Our study population consisted of 1,256 adults born to women living on upper Cape Cod, Massachusetts between 1969 and 1983. At the time of interview, participants were on average in their late 20s (mean age 29.4 ± 3.8 years), college educated (60.0 %), and employed (87.6 %). Table 1 presents the distribution of characteristics included in the final analysis. Participants were more likely to be female (59.8 %) and the vast majority were of white race (98.4 %). Residential locations at birth are displayed in Fig. 1, with the locations altered slightly to protect confidentiality. Overall, 279 (22.2 %) of participants reported a diagnosis of depression, bipolar disorder, or PTSD (46 participants reported multiple mental illness diagnoses). Depression was, by far, the most commonly reported diagnosis, with 17.4 % of participants reporting that they had been told by a doctor or health care professional that they had this diagnosis. Bipolar disorder and PTSD impacted far fewer participants (3.5 and 4.9 %, respectively).
Before adjustment for spatial confounding, we observed statistically significant geographic variation in the odds of depression for children born to women living on upper Cape Cod between 1969 and 1983. Children born in Mashpee and portions of northern Barnstable were approximately 1.75 to 2.50 times as likely to be diagnosed with depression compared to children born in the study area as a whole (Table 2; Fig. 2a). Conversely, children born in Bourne, Sandwich, and southern portions of Barnstable had lower odds of depression. Adjusting for spatial confounding slightly decreased the size of areas of increased and decreased odds; however, results continued to suggest spatial variation in the odds of depression, particularly in in areas of Mashpee and Barnstable (Fig. 2b). Prior to adjustment for spatial confounding, we observed a similar pattern for PTSD, with increased odds in Mashpee and portions of Barnstable compared to the study area as a whole. In Mashpee, however, the pattern appeared to be driven by a greater proportion of participants with a family history of mental illness living in the area (Fig. 3a). After adjustment for family history and other confounders, the optimal span size increased from 20 to 95 % of the data and the global deviance statistic, which was statistically significant in the crude model (P = 0.01), was no longer significant (P = 0.80; Table 2; Fig. 3b). Similarly, as expected with the increased optimal span size, the range of odds ratios was much narrower across the study area following adjustment (adjusted odds ratio (OR) range: 0.49 to 1.36 across the study area compared to crude OR range: 0.07–3.50). In general, after adjustment for spatial confounding, the odds of PTSD were slightly decreased in northern portions of the study area and slightly increased in southern portions. We did not find evidence of spatial variation in the risk of bipolar disorder in either the unadjusted or adjusted models. Like the adjusted PTSD analyses, the odds of bipolar disorder were lower in northern portions of the study area and slightly increased in southern portions of Barnstable (Table 2; Fig. 4).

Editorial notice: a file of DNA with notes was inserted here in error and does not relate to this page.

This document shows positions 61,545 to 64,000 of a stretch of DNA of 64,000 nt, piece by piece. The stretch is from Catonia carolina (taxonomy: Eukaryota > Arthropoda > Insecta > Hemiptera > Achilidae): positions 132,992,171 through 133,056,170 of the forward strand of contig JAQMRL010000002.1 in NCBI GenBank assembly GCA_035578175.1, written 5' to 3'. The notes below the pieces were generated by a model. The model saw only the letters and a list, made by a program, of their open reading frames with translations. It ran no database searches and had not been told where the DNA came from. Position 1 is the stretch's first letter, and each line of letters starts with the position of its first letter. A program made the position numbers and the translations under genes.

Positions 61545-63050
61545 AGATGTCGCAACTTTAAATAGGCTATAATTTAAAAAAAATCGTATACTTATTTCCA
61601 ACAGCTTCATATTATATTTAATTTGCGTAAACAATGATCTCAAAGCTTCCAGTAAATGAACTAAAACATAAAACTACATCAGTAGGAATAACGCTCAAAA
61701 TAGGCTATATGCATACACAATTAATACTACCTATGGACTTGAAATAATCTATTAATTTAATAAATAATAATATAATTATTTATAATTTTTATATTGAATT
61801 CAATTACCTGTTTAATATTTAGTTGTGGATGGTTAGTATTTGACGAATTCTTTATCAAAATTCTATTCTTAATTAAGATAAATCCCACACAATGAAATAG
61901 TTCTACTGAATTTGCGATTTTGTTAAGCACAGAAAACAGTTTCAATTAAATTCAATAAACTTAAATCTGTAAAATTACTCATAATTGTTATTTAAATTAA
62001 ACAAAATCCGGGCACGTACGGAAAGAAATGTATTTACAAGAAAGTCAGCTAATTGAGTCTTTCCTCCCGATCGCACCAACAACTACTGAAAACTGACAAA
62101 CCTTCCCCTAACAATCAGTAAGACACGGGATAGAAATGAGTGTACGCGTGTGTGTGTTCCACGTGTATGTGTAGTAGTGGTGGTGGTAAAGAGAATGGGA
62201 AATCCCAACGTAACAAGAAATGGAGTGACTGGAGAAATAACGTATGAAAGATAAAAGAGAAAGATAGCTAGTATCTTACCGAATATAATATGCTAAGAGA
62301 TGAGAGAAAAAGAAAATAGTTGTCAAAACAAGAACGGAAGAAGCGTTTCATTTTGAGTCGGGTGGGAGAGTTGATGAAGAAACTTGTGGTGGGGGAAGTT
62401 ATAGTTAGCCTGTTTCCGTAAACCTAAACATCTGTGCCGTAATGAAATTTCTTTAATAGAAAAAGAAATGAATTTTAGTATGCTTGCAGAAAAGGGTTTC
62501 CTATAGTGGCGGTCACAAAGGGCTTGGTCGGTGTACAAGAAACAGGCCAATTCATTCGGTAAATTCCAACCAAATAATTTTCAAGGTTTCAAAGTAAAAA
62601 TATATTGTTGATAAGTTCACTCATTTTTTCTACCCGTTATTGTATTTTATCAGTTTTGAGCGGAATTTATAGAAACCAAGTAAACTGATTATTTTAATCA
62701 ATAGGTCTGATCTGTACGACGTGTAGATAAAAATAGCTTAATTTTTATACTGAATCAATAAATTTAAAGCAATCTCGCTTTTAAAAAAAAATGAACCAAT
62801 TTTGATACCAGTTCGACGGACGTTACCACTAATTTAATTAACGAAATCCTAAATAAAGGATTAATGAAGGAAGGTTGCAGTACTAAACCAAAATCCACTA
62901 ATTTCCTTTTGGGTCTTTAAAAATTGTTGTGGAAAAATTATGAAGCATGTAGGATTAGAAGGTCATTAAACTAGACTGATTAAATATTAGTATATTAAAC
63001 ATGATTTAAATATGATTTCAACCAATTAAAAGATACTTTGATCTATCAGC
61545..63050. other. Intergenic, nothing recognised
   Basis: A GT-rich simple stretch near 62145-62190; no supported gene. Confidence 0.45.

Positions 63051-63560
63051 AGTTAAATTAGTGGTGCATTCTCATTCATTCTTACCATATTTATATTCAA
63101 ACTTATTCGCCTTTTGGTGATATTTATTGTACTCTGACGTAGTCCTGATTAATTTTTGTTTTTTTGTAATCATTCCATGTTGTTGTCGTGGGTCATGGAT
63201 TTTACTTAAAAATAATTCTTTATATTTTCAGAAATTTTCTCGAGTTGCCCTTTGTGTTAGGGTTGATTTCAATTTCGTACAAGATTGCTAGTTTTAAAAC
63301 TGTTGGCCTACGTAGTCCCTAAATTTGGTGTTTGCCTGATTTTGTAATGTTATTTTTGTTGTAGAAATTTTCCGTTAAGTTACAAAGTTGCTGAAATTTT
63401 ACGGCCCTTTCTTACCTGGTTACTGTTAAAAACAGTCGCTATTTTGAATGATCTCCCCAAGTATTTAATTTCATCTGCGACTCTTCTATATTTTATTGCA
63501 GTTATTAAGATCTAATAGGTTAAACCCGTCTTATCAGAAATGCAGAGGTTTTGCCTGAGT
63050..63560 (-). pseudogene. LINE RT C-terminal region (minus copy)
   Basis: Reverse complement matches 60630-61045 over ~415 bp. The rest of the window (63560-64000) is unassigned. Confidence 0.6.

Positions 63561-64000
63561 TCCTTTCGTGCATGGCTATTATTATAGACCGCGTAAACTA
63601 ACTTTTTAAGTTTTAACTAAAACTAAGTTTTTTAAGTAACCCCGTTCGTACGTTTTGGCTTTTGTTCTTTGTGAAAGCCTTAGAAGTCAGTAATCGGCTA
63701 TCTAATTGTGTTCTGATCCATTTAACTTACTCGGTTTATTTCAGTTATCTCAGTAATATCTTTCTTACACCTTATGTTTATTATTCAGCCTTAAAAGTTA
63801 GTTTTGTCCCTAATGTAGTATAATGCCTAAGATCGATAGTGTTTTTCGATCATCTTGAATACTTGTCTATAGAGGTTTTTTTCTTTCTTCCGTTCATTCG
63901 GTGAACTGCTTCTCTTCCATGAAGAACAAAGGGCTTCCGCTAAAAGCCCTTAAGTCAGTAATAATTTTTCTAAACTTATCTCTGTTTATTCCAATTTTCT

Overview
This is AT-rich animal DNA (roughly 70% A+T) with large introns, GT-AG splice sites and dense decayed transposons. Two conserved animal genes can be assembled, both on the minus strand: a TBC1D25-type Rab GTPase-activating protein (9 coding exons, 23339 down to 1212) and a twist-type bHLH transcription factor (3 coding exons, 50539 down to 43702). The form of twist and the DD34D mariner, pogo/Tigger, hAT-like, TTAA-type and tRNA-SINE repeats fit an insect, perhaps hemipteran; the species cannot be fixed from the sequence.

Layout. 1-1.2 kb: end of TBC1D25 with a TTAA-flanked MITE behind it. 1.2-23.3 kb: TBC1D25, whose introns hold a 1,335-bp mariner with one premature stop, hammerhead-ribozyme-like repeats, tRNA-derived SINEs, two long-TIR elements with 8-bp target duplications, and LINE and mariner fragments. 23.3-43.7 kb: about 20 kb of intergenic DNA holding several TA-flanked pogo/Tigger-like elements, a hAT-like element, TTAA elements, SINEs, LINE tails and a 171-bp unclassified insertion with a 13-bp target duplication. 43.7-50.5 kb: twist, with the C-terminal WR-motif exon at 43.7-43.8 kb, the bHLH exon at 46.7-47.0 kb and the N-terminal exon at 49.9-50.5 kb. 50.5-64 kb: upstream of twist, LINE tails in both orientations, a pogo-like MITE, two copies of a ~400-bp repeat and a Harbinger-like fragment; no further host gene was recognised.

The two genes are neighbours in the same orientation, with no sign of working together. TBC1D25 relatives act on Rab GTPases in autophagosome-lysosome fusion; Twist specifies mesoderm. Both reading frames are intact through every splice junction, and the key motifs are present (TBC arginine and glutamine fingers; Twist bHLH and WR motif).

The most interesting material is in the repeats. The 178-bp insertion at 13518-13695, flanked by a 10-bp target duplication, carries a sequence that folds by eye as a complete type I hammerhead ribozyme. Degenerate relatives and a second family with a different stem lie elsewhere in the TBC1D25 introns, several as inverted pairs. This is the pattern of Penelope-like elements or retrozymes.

When we restricted the analyses to only one randomly selected child from each family, we found that the spatial patterns were nearly identical to those based on multiple children from the same family (results not shown). Similarly, when we restricted analyses to participants with complete data, results were similar to those based on imputed missing data (results not shown). Investigating the odds of depression for those who remained at the birth address for ≥10 years produced very similar results to those conducted in the cohort as a whole. Analyses of participants that moved from their birth address during the first 10 years of life were also quite similar to analyses in the full cohort, suggesting that the residential location at the time of birth is driving these associations (results not shown).